Sintered tungsten carbide cutting tools were first introduced by Friedrich Krupp of Germany in 1927 under the name Widia (wie Diamant—like diamond). During World War II there was a tungsten shortage in Germany. It was found that tungsten in carbide cuts metal more efficiently than tungsten in high-speed steel so to economise on the use of tungsten, cemented carbides were used for metal cutting as much as possible.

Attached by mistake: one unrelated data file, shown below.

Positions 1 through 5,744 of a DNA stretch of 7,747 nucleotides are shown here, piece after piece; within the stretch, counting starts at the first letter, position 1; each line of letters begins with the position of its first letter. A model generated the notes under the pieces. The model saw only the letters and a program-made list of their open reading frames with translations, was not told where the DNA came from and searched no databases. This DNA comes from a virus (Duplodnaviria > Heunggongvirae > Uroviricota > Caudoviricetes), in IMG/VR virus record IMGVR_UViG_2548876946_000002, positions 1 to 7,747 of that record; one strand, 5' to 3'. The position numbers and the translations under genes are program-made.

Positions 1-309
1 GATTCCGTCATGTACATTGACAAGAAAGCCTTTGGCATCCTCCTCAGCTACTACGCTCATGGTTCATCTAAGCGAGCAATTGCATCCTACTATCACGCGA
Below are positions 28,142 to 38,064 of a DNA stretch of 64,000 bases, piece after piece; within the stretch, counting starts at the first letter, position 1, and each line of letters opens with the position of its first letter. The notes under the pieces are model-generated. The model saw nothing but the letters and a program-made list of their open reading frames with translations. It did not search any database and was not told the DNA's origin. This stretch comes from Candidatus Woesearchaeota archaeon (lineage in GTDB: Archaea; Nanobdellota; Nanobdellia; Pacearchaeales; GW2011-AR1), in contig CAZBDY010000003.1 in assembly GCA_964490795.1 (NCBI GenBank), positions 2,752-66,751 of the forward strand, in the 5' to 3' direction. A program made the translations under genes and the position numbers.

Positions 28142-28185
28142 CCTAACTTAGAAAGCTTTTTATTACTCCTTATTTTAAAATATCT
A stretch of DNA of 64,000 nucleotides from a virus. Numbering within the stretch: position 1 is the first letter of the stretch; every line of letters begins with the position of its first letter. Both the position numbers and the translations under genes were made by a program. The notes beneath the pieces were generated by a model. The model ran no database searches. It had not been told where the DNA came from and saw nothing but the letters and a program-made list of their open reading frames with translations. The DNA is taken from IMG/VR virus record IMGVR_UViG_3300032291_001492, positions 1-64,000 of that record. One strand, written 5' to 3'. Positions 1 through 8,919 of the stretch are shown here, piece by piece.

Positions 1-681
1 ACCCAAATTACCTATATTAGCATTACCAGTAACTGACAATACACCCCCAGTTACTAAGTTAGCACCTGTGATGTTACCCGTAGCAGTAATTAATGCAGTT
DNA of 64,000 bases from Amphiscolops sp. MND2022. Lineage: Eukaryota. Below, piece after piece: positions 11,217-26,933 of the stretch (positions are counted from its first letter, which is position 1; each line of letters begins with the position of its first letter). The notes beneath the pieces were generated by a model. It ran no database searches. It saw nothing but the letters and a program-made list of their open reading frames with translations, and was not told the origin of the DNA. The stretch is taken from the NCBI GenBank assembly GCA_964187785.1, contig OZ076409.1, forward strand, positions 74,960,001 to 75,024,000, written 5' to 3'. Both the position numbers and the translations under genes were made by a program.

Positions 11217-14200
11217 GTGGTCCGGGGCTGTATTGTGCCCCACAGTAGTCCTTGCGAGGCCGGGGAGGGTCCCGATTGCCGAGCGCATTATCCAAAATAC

Carbide tools are very abrasion resistant and can also withstand higher temperatures than standard high speed steel tools. Carbide cutting surfaces are often used for machining through materials such as carbon steel or stainless steel, as well as in situations where other tools would wear away, such as high-quantity production runs. Because carbide tools maintain a sharp cutting edge better than other tools, they generally produce a better finish on parts, and their temperature resistance allows faster machining. The material is usually called cemented carbide, hardmetal or tungsten-carbide cobalt: it is a metal matrix composite where tungsten carbide particles are the aggregate and metallic cobalt serves as the matrix. Manufacturers use tungsten carbide as the main material in some high-speed drill bits, as it can resist high temperatures and is extremely hard.
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